Person:Henry Baker (67)

m. 4 May 1806
  1. Henry Knox Baker1806 - 1902
  2. Mary Weston Baker1808 - 1860
  3. Delia Rice Baker1810 - 1889
  4. Joseph Baker1812 -
Facts and Events
Name Henry Knox Baker
Gender Male
Birth[1][2] 2 Dec 1806 Canaan, Somerset, Maine, United States
Employment[2] 1821 Hallowell, Kennebec, Maine, United StatesApprentice printer at the Hallowell Gazette.
Employment[2] 1823 Hallowell, Kennebec, Maine, United StatesNewspaper reporter for the Hallowell Gazette
Employment[2] 1827 Hallowell, Kennebec, Maine, United StatesNewspaper editor at the American Advocate
Employment[2] 1829 Hallowell, Kennebec, Maine, United StatesBought the American Advocate with partner S. W. Robinson.
Other[2] 1834 Hallowell, Kennebec, Maine, United StatesElected to the Hallowell school board.
Education[2][3] 1836 Hallowell, Kennebec, Maine, United StatesSold the American Advocate and began the study of law in the office of Samuel Wells.
Employment[2] 1840 Hallowell, Kennebec, Maine, United StatesAdmitted to the bar.
Other[3] 1842 Hallowell, Kennebec, Maine, United StatesElected to the state legislature. Was elected again in 1844, and 1854.
Occupation[2] 1852-1870 Hallowell, Kennebec, Maine, United StatesAlderman in Hallowell
Occupation[2][3] 1854-1894 Hallowell, Kennebec, Maine, United StatesFounder and treasurer of the Hallowell Savings Institution
Religion[2] Unitarian and, later, Methodist
Occupation[2] 1855-1881 Hallowell, Kennebec, Maine, United StatesJudge of Probate
Death[1] 28 Jun 1902 Hallowell, Kennebec, Maine, United StatesAge 95

Quoted from Genealogy of the Descendants of John White of Wenham and Lancaster, Massachusetts by Almira Larkin White, Vol. 2 pg. 514-7

HENRY K. Baker . . . b. in Canaan, now Skowhegan, Me., Dec. 2, 1806. His father dying when he was but ten years of age and he being too young to manage the farm at home, it was let at the halves and he worked for his uncle some two miles distant until about fourteen years of age, when it was decided he should learn the printing business. He was sent to Hallowell in April, 1821. The next day began his labors with Col. Marsters of the "Hallowell Gazette," in whose family he boarded for six years. He said: "I was a country boy, bashful and awkward. In due time I learned to 'set type,' being the youngest apprentice, I built the fire, swept the office, filled the lamps and carried round the papers. . . . Two of us apprentices, thinking to improve our education, agreed one winter to rise before day, go to the office, light the fire, and study arithmetic and geography an hour before breakfast. This we did for several weeks, braving the cold and darkness.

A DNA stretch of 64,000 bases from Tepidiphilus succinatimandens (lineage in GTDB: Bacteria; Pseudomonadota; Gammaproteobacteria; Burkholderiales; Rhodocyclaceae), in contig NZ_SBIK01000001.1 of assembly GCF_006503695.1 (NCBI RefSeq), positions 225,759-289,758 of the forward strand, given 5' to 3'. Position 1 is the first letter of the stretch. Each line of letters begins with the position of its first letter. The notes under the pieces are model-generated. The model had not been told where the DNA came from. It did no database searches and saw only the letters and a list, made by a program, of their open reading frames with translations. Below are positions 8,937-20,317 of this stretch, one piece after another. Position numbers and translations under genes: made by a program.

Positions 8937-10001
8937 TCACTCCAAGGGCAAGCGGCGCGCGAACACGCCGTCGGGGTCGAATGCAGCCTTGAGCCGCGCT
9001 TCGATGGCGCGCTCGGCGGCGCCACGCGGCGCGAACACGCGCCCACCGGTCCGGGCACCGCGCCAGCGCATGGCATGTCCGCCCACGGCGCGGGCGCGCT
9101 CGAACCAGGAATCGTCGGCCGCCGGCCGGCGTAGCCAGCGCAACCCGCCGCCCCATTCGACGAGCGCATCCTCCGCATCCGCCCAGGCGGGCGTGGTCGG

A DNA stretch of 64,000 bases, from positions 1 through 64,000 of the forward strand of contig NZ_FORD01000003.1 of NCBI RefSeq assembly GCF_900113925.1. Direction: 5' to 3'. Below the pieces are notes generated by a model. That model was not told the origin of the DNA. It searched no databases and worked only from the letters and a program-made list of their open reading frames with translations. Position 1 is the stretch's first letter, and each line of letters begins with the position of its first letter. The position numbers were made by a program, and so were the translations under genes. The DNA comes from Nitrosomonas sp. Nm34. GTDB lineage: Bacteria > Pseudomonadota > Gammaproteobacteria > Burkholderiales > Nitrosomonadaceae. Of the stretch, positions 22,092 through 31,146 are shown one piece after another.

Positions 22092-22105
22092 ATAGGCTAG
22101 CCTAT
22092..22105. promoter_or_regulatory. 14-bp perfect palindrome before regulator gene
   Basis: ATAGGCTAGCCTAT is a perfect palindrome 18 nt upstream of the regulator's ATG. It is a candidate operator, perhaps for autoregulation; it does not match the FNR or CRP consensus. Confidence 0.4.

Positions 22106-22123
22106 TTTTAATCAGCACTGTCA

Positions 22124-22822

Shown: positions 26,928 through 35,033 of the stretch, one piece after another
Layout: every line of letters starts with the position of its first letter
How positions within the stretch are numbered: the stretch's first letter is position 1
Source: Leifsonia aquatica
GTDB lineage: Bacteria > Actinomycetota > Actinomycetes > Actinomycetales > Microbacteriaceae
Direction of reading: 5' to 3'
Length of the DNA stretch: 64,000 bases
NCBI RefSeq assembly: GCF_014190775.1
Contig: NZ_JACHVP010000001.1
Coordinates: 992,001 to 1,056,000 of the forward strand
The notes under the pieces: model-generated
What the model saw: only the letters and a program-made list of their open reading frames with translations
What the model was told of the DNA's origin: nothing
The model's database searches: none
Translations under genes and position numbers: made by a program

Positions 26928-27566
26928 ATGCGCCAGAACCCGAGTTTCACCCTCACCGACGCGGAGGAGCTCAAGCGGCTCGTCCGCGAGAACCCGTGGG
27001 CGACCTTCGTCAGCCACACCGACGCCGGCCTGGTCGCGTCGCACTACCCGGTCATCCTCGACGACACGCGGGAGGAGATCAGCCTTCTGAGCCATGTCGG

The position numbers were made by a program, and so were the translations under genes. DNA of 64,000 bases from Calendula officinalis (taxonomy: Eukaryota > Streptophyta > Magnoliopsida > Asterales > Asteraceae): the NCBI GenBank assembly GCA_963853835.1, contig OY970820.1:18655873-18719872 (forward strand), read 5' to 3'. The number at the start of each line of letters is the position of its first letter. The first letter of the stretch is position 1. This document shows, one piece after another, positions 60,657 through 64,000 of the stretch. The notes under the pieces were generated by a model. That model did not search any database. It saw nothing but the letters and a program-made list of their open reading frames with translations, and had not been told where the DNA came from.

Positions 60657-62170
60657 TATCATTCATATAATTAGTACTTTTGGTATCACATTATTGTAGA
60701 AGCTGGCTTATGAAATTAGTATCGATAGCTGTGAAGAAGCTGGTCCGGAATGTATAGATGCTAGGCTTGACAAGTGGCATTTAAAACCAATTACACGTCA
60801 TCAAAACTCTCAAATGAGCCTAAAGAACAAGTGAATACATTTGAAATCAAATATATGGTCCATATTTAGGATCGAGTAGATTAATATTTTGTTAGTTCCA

"When I was about seventeen years of age, I began to write for the newspapers, first for the 'Hallowell Gazette,' but afterwards more or less for other papers. My writings were printed in the papers, whatever their merit may have been. Of course they were not very finished productions. The Gazette was discontinued when I became of age, and I was employed as editor of the 'American Advocate.' In 1829, S. W. Robinson and I purchased the 'American Advocate ' of Mr. Calvin Spaulding. We were both inexperienced and agreed to give much more than the paper was worth. Robinson was a lawyer, and a partner of Peleg Sprague, member of Congress. The plan was for Robinson to be the political editor, and I was to be the local and business manager. But Robinson was too busy to give much attention to the paper. We had a diminishing list of subscribers, the tendency being toward Augusta.
"In a few years the seat of the government of Maine was removed from Portland to Augusta, the State House was built, and the legislature met there. Luther Severance, editor of the 'Kennebec Journal,' reported for his paper and I reported for the Advocate. My method was to catch the proceedings as they took place, and the substance of the speeches made. I had a measure of success in this and followed this method as long as I reported."